Theresa Wayman and Emily Kokal of Warpaint. (Photo: Joshua Pickard)

Discovery is always a part of the concert experience. In a live setting, bands are given the freedom to change the way their songs reveal themselves and to completely alter their sound if they so choose. This is one of the reasons why people love seeing their favorite groups live—you never know what to expect when you have a band truly loosen up onstage. This sense of revelation also applies to bands who you may not be familiar with, specifically any opening bands whose music isn't known to you. Sometimes this can work in your favor, and these mystery groups prove to be a wonderful addition to the show. Sometimes not. But it's always fascinating to hear bands for the first time, and I was ready to be surprised.

When Los Angeles rockers VS Colour took the stage, they were a complete unknown for me. By the end of their set, I couldn't wait to hear more. They mixed a potent, groove-addled indie rock tenacity with a sludgy punk intensity that left the stage smoking and composed of burning embers. They built complex and wildly danceable rock rhythms that leaned heavily on the bass but didn't neglect the rest of the band in their execution. It was loud and melodic and more often than not left you sweating and anxious for more.

VS Colour performing at Revelry Room. (Photo: Joshua Pickard)

Their set was short, but you could tell that the audience was hanging on every note and syllable, wanting the band to play just one more song. Someone made a comparison to artists like Pylon and Gang of Four, and I completely agree. They were able to take the punkish drive and melodic underpinning of those early bands and create something that felt relevant and wonderfully affecting as it spilled out from the stage. If you've never heard of VS Colour before, now's your chance to discover a band whose work is ready to inspire some erratic and intense bodily movements.

Shortly after VS Colour left the stage, Los Angeles trio Goldensuns took over and delivered a massive slab of dense indie rock noise. They roared and stomped holes in the stage, anchored by the impressive interplay and intuition of each member. The bass was prominent as deeply thrumming notes laid the framework for some lithe and spectacular lead guitar work—and the steady ferocity of the drums never failed to make a lasting crater in your chest. The band is clearly indebted to some of the early '90s alt rock legends and turned those inspirations into a singular rock barrage.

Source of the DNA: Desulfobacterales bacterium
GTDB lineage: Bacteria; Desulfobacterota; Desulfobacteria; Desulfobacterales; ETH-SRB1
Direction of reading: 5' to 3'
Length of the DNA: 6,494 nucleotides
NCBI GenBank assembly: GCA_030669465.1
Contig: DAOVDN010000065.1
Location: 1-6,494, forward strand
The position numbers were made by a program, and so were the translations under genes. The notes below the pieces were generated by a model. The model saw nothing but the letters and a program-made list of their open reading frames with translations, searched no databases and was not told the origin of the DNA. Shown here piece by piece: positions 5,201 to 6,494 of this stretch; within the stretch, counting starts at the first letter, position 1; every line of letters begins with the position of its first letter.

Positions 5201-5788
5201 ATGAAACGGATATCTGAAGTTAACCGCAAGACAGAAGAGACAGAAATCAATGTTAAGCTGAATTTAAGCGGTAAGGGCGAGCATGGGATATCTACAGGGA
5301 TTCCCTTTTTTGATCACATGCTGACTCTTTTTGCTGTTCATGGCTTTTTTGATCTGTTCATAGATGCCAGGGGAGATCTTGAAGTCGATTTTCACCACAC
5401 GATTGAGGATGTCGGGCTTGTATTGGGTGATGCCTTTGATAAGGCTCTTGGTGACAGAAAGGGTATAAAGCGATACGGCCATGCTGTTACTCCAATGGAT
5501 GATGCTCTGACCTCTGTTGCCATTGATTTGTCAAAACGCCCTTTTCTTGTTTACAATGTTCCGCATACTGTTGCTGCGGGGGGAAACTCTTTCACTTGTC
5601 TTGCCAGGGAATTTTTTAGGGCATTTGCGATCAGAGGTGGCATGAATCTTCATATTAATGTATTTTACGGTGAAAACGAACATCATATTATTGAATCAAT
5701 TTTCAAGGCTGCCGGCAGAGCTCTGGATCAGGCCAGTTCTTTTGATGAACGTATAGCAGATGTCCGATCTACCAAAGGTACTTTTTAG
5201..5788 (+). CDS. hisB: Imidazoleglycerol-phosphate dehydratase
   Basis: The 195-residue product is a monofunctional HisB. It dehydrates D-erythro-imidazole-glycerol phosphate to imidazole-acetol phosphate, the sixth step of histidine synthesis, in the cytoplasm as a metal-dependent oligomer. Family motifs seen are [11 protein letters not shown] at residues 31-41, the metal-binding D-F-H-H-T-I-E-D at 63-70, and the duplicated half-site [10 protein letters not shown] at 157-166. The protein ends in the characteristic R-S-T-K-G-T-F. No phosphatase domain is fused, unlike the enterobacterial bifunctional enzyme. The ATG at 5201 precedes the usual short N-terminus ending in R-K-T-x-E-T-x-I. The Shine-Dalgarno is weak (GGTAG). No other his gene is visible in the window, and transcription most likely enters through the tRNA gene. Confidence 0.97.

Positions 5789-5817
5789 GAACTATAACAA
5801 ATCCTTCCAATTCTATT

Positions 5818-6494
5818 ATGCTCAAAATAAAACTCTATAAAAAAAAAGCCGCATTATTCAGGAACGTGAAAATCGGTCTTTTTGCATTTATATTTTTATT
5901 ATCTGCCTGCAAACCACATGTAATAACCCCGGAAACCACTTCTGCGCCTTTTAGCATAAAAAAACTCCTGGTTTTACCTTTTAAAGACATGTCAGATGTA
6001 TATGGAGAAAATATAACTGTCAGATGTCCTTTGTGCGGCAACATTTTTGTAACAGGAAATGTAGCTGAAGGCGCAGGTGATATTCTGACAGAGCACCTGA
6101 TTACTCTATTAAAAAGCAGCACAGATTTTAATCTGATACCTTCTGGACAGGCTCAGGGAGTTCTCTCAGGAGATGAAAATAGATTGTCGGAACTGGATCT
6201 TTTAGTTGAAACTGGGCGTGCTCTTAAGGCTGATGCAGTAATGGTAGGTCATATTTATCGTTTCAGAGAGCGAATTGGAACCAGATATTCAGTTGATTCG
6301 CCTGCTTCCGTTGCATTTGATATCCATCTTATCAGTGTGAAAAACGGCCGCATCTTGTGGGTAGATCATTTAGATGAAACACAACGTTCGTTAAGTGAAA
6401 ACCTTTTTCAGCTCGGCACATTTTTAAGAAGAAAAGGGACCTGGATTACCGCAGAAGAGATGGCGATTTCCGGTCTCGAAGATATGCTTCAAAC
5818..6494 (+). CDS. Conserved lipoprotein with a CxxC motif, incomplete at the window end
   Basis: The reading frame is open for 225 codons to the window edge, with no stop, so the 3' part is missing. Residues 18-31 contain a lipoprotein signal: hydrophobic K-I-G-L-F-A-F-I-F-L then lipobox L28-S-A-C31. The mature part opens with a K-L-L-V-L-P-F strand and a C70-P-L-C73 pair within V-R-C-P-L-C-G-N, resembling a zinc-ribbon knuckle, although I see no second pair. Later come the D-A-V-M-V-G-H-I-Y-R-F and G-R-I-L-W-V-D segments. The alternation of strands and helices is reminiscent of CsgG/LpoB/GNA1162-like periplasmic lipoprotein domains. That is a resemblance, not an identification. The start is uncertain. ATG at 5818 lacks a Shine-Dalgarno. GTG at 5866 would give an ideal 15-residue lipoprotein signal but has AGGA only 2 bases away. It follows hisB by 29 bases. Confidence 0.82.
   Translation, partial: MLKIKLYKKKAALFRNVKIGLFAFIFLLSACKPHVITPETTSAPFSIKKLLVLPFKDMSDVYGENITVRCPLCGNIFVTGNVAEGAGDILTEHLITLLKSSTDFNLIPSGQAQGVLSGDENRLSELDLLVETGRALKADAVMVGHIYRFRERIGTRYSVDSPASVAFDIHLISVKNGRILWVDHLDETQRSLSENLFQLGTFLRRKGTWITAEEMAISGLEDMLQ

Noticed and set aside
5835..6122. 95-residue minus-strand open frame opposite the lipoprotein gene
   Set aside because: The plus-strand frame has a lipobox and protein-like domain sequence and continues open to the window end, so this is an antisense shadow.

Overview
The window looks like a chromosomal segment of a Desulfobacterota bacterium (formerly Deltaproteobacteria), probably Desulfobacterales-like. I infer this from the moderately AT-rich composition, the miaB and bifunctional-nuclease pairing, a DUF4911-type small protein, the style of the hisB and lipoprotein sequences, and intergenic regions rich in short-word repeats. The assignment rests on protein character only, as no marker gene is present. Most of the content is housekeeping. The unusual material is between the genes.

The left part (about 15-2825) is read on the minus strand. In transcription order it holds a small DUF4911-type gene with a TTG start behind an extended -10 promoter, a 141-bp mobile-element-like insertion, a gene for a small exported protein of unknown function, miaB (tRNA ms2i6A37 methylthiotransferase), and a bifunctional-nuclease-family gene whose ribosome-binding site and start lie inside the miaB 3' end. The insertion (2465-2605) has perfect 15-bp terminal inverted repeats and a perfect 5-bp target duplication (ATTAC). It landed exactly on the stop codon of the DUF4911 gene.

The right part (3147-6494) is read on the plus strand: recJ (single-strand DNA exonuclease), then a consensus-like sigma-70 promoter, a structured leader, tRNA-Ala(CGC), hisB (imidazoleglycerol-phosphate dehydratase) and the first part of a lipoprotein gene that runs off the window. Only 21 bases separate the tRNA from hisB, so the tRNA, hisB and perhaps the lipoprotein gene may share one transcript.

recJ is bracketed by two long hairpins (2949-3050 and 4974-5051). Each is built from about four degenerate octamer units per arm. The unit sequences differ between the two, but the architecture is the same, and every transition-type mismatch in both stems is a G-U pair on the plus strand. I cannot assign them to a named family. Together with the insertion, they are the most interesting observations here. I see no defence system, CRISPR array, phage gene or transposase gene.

Goldensuns at Revelry Room. (Photo: Joshua Pickard)

The band was playful within this layered guitar spectacle, conversing with the audience and giving off a relaxed air of comfort with their surroundings (even if it was their first time in Chattanooga). Sometimes you want to hear a band who has become so incredibly attuned to a specific sound that they seem like they could create it in their sleep, and Goldensuns quickly and clearly evinced that idea last night. Guitar strings were frayed, bass necks were worn, and drumheads were gleefully fractured. The audience loved every second of it.

But then we were on to Warpaint. And if people weren't entirely sure what they were getting themselves into, they surely had an inkling when the pedal boards started coming onstage. These were some of the most impressive I've seen, with upward of nine or 10 attached to each. I will admit that there very well may be bigger and more crowded boards, but I haven't seen them. The band took the stage after a few preliminary adjustments, and we were plunged into a dark room filled with smoke and anticipation.

As someone who has followed them from their debut to their latest record, "Heads Up," it's impossible not to see a very pronounced evolution, as each album has given the band license to mix and shift their immediate perspectives so that they're constantly searching for meaning in the world around them. With "Heads Up," they revealed that their inspirations came from recent hip-hop and R&B, and those influences can be heard threading their way through those songs. However, in a live setting, the music is much more immersive and plays to a broader canvas of sound.

Emily Kokal of Warpaint. (Photo: Joshua Pickard)

As the sound grew and churned like a lumbering beast waking from sleep, the band constructed an atmosphere of post-rock theatrics and densely arranged instrumental aching that drew the attention of everyone present. They connected each track in a seamless brew of droning rhythms, with the occasional explosion of revved-up guitars or cacophonous percussion adding the perfect weight and balance to their world building. Voices were cast out from the stage in unfiltered euphoria, an expulsion of melodic outrage and fierceness that seemed ready to bring the walls down around our heads.

Theresa Wayman of Warpaint. (Photo: Joshua Pickard)

With each extended jam (yes, I said jam—but not in a bad way), the band built upon the sound they had perfected in the studio. They pulled apart their influences onstage for all to see and quickly rebuilt them to suit their own needs. And for those in attendance, the experience was nothing short of miraculous. The guitars buzzed loudly in your ears while the sound of drums cracked against your sternum. The band wasn't looking to simply play a few songs and send everyone on their way home—they wanted to show us the weight and emotion that their music could carry. And as the music faded away and the house lights came up, there wasn't any doubt left that they had done exactly that.

Joshua Pickard covers local and national music, film and other aspects of pop culture. You can contact him on Facebook, Twitter or by email. The opinions expressed in this column belong solely to the author, not Nooga.com or its employees.